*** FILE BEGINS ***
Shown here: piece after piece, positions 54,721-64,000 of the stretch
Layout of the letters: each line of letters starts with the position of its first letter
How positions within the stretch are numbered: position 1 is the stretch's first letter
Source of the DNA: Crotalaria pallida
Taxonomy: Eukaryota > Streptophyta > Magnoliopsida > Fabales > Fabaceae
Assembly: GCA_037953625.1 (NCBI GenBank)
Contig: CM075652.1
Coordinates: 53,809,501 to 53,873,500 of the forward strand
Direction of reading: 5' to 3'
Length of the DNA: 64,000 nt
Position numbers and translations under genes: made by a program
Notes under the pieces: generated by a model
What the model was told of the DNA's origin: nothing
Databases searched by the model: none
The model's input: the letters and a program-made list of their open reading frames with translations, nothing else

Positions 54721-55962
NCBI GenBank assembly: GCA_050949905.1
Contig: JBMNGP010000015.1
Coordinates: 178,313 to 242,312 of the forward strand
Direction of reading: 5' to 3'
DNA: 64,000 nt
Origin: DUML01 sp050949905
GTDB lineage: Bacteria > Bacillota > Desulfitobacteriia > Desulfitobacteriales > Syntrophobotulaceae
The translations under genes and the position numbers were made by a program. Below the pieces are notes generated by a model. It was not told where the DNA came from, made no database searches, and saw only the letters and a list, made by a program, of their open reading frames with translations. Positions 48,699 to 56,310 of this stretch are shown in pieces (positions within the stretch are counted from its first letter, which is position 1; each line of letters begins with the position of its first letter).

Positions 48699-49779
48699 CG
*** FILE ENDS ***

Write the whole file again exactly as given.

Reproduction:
Shown here: piece after piece, positions 54,721-64,000 of the stretch
Layout of the letters: each line of letters starts with the position of its first letter
How positions within the stretch are numbered: position 1 is the stretch's first letter
Source of the DNA: Crotalaria pallida
Taxonomy: Eukaryota > Streptophyta > Magnoliopsida > Fabales > Fabaceae
Assembly: GCA_037953625.1 (NCBI GenBank)
Contig: CM075652.1
Coordinates: 53,809,501 to 53,873,500 of the forward strand
Direction of reading: 5' to 3'
Length of the DNA: 64,000 nt
Position numbers and translations under genes: made by a program
Notes under the pieces: generated by a model
What the model was told of the DNA's origin: nothing
Databases searched by the model: none
The model's input: the letters and a program-made list of their open reading frames with translations, nothing else

Positions 54721-55962
NCBI GenBank assembly: GCA_050949905.1
Contig: JBMNGP010000015.1
Coordinates: 178,313 to 242,312 of the forward strand
Direction of reading: 5' to 3'
DNA: 64,000 nt
Origin: DUML01 sp050949905
GTDB lineage: Bacteria > Bacillota > Desulfitobacteriia > Desulfitobacteriales > Syntrophobotulaceae
The translations under genes and the position numbers were made by a program. Below the pieces are notes generated by a model. It was not told where the DNA came from, made no database searches, and saw only the letters and a list, made by a program, of their open reading frames with translations. Positions 48,699 to 56,310 of this stretch are shown in pieces (positions within the stretch are counted from its first letter, which is position 1; each line of letters begins with the position of its first letter).

Positions 48699-49779
48699 CG